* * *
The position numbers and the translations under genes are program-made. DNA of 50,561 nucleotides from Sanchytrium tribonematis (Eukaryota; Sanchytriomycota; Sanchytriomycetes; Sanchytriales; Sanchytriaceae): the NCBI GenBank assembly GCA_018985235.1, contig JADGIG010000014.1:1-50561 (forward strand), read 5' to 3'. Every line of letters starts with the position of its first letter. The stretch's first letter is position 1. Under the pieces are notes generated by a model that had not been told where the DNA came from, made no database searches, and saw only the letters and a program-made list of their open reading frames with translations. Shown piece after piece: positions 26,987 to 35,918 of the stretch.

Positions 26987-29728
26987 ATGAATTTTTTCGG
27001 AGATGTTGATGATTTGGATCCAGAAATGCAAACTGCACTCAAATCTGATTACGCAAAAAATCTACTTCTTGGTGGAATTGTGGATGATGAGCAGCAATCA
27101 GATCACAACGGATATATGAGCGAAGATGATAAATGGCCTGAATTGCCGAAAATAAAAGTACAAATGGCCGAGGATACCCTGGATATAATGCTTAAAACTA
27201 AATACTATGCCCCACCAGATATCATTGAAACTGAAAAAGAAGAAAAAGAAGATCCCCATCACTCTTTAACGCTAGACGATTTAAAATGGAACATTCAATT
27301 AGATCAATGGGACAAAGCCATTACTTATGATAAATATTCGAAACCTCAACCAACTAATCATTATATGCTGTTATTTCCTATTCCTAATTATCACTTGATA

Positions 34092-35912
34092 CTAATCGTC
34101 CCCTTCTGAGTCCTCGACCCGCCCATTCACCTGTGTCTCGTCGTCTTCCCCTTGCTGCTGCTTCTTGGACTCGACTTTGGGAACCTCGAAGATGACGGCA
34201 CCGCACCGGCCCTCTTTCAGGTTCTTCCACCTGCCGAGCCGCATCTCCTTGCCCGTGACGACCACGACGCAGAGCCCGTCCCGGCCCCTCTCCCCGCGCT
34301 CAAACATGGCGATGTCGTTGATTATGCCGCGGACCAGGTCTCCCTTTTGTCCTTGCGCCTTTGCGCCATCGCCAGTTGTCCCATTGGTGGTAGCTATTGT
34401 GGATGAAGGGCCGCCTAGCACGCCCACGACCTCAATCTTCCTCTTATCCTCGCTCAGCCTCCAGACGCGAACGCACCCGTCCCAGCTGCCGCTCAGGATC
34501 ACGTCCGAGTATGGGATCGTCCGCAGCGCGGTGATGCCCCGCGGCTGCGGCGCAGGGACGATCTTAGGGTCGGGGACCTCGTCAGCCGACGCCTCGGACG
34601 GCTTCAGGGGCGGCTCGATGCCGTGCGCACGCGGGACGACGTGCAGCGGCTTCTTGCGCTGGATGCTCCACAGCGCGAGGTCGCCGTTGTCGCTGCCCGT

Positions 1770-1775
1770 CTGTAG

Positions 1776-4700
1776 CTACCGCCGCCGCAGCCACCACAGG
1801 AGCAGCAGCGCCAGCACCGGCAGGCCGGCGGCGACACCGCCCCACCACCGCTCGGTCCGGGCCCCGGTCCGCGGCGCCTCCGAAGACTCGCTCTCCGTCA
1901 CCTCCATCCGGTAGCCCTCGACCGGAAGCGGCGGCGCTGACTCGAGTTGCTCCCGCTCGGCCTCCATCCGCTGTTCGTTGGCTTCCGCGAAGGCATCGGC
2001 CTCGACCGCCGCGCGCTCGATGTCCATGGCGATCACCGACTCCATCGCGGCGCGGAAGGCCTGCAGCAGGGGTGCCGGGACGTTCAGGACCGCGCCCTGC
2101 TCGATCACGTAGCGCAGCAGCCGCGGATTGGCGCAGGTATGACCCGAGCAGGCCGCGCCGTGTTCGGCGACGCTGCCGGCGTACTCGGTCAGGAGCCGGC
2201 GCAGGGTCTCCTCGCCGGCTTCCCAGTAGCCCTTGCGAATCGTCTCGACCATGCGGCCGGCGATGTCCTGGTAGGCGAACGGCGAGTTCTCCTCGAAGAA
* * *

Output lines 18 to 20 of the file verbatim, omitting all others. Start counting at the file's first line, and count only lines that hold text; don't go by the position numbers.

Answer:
Positions 1776-4700
1776 CTACCGCCGCCGCAGCCACCACAGG
1801 AGCAGCAGCGCCAGCACCGGCAGGCCGGCGGCGACACCGCCCCACCACCGCTCGGTCCGGGCCCCGGTCCGCGGCGCCTCCGAAGACTCGCTCTCCGTCA